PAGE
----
WASHINGTON (Reuters) - In a warm, lush region of West Texas crisscrossed with rivers, a bizarre reptile roamed the Triassic Period landscape about 228 million years ago, boasting a bony domed head unlike almost any creature that ever appeared on Earth.
Scientists on Thursday described the reptile, named Triopticus primus, based on a fossilized partial skull dug up in 1940 near Big Spring, Texas, that had long languished in a drawer in a University of Texas paleontology collection.
Its head resembled a battering ram: dome-shaped and composed of thickened bone.
The only other animals with comparable craniums were dinosaurs called pachycephalosaurs that appeared about 90 million years ago during the Cretaceous Period and were only distantly related to Triopticus.
Even the internal structure of Triopticus and pachycephalosaurs skulls was similar.
There has been a long debate among paleontologists about how pachycephalosaurs used their heads, whether for head-butting like bighorn sheep, self-defense or some other purpose. Scientists are similarly uncertain about Triopticus.
“It’s difficult for us to say what the domed morphology would have been for or what would have ‘encouraged’ the evolution of this structure,” said Virginia Tech paleontologist Michelle Stocker, who led the study published in the journal Current Biology.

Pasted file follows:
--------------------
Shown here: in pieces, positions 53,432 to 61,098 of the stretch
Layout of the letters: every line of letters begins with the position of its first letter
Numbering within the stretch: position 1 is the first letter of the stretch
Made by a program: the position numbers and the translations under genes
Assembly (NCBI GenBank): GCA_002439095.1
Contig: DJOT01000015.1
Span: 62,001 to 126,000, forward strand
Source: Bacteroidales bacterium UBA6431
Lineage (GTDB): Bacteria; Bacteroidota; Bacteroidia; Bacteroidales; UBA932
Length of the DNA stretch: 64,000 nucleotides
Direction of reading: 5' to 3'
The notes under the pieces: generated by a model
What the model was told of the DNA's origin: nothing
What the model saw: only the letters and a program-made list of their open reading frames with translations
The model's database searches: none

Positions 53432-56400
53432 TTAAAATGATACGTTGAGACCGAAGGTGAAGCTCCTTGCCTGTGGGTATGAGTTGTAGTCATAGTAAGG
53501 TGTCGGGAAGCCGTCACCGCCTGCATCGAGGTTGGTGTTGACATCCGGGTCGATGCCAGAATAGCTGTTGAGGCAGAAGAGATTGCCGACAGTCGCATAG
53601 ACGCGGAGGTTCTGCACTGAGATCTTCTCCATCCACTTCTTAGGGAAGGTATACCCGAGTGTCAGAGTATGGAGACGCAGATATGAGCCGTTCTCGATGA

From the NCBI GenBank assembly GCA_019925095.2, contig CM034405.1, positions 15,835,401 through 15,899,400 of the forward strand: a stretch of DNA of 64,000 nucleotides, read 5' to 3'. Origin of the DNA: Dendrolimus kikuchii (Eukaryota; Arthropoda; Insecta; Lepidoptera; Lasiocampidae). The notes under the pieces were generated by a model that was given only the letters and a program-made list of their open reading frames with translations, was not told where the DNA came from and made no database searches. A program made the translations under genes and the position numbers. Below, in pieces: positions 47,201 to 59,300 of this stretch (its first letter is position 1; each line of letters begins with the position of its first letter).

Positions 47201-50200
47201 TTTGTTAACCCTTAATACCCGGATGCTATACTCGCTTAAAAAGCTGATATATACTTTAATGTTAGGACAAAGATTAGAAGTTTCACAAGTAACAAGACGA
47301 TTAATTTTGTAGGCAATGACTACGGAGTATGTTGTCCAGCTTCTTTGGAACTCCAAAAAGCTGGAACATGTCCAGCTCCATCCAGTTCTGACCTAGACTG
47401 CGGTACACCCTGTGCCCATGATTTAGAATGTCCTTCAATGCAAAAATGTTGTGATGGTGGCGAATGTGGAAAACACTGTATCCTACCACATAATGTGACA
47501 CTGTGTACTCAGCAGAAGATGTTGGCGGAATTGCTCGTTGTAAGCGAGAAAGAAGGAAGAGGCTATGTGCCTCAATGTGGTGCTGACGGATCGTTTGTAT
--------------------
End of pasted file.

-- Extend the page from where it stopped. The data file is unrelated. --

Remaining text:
The appearance of similar characteristics in creatures that are not closely related, like the wings of birds, bats and the extinct flying reptiles called pterosaurs, is called convergent evolution.
“Triopticus is a really interesting example of evolutionary convergence that shows that what we thought were unique body shapes in many dinosaurs actually evolved millions of years before in the Triassic Period,” Stocker said.
The researchers think Triopticus may have been up to 10 feet (3 meters) long, but do not know whether it walked on two legs or four or whether it ate plants or meat.
Triopticus lived when the very first dinosaurs were appearing, relatively small ones overshadowed by a diverse collection of non-dinosaur reptiles. Living in Texas alongside Triopticus were large, semi-aquatic croc cousins called phytosaurs, big four-legged meat-eaters called rauisuchians and four-legged armored plant-eaters called aetosaurs.
Some of these also resembled dinosaurs that appeared much later.
University of Chicago evolutionary biologist Katharine Criswell said, “It is amazing to think that many of the iconic dinosaur features that we know and love, such as long snouts, toothless beaks, armor plates and thickened dome skulls, were arrived at completely independently up to 100 million years earlier in these distant reptilian cousins.”
Reporting by Will Dunham; Editing by Sandra Maler